Alexa, what is the Internet talking about right now ?

Digg on Amazon’s Alexa-powered devices

The Digg team has been excited about messaging for sometime. Earlier this year, we built Digg bot for Slack and launched Digg on Facebook Messenger. In addition to the artisan, hand-selected stories from Digg’s front page, our messaging services taps into 10 million RSS feeds and scans almost 200 million tweets daily. And Digg’s channel feeds bring automagically curated news in tech, politics, entertainment and more from around the web.

One of the popular features on our messaging platforms is “Digg Trending”, which takes all of Digg’s great content and employs proprietary algorithms and ranking schemes to surface the most popular news stories of the moment.

Now, you can get all this amazing content at your home and into your ears. Digg is available on Amazon’s Alexa-powered devices. Digg Trending will give you a short briefing composed of 5 top stories from all that we see on the Internets. Each briefing is guaranteed to keep you in the know and give you something to talk about during your lunch break.

Alexa, the voice agent in Amazon’s Echo devices, can understand a set of core commands. One such core command is to update the user on news via the ‘Flash Briefing’. This section is customizable via the Alexa app on your phone. And this is where Digg lives.

How to Turn ON Digg in your Echo

In the Alexa app on your phone, tap the left navigation panel and then open Settings. Scroll down to Account → Flash Briefing. Select “Get more Flash Briefing content” and search “Digg”. Once on the Digg trending skill page, you’ll want to “Enable Skill”. Now you’re all set to receive Digg’s trending news in flash briefings!

Just summon it by saying “Alexa, get my flash briefing, please.” (Remember to say please to everyone, it’s important.)

The Technology Powering Auditory Feeds

The Digg flash briefing is not a pre-recorded audio update. Instead, trending stories are updated in rhythm with all the content that Digg aggregates. It then utilizes Alexa’s Text-to-Speech (TTS) technology to make the relevant stories audible.

Alexa is unusually good at TTS. But not all news headlines are ideal for consumption on audio-only interfaces like the Echo, especially via TTS. Internet news is overwhelmingly produced as a visual medium. This means certain combinations of title and descriptions of news articles only provide partial information to the user, which cannot be understood completely without visual context contained in the article body.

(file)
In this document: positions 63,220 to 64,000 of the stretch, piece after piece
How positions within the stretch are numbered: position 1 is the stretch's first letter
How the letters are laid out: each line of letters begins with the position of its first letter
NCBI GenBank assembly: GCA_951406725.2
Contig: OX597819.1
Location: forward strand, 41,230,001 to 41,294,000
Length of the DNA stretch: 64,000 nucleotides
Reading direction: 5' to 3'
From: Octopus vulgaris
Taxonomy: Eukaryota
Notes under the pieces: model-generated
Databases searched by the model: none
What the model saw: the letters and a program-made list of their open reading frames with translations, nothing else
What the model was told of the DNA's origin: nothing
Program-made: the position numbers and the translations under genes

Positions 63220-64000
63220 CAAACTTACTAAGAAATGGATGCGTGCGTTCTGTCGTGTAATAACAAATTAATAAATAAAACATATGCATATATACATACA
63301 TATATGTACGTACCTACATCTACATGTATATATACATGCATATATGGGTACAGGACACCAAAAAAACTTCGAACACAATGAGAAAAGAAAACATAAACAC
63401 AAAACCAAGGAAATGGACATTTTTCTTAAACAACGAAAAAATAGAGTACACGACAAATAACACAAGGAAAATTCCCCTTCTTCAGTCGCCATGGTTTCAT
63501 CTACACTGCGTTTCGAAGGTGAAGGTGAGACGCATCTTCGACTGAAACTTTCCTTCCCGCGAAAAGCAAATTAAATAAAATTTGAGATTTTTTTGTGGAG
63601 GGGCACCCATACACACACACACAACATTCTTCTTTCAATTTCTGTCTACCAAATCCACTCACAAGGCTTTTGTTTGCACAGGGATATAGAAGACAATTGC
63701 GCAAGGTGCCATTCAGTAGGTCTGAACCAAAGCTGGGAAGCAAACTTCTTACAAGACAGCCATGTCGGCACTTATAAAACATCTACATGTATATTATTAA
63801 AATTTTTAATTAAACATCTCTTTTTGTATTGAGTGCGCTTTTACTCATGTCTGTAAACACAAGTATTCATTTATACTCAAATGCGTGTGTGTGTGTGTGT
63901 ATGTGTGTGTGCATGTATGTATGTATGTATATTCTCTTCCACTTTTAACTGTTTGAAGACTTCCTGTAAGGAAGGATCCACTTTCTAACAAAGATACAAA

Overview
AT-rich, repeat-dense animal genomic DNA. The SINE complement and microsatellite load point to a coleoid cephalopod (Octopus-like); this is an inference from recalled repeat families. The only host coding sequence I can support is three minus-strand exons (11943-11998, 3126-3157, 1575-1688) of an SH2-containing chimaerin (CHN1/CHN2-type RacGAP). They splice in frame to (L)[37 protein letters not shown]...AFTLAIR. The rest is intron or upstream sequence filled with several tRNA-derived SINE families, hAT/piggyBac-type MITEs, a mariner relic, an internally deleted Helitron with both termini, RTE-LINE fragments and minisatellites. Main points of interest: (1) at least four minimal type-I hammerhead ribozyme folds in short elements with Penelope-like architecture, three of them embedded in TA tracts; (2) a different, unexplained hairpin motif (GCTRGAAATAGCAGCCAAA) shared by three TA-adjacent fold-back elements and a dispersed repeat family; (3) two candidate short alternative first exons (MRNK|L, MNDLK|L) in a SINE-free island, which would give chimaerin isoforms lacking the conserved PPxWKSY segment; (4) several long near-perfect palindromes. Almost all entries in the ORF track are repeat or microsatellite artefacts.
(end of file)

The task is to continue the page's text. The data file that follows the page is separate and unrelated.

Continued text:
In other words, news for TTS-audio has an unique requirement. Audio has no audit trail, i.e. unlike visual feeds where you can scroll up or linger in the article as long as you want, it is hard to interactively go back and forth in an audio feed. So audio briefings must be more focused in what is conveyed.

For example, a story titled "Serena Williams powers way to Wimbledon final. She is once again one victory from her record-equaling 22nd Grand Slam title.” is okay for TTS-generated audio feeds. But a story titled “How your favorite celebrities spent the 4th of July” is not because the title text depends on the article body — which in this particular case happens to be a slide show. In some other news articles we examined, the title/description heavily depended on an extensive long read, which would be beyond Alexa’s current TTS word limit. Thus, Auditory Briefings — stories that you can follow via audio should not be substantially dependent on the article body, otherwise they could stimulate the curiosity gap without satisfying it.

Our goal was to pick digg content that is fully interpretable when consumed exclusively through audio. Based on the phrases and word patterns in the titles or descriptions of trending news stories, we trained a supervised machine learning algorithm that can filter out stories which aren’t “audio friendly”. Such stories are flagged and although they might contain exciting visual content, this overwhelming visual dependency makes them sub-optimal candidates for audio briefings.

Digg is bringing the most interesting articles from the entire Web to your earlobes. Want some politics over your pancakes? Listening for tech news while on the toilet? Just tell Alexa to ask Digg for what’s new.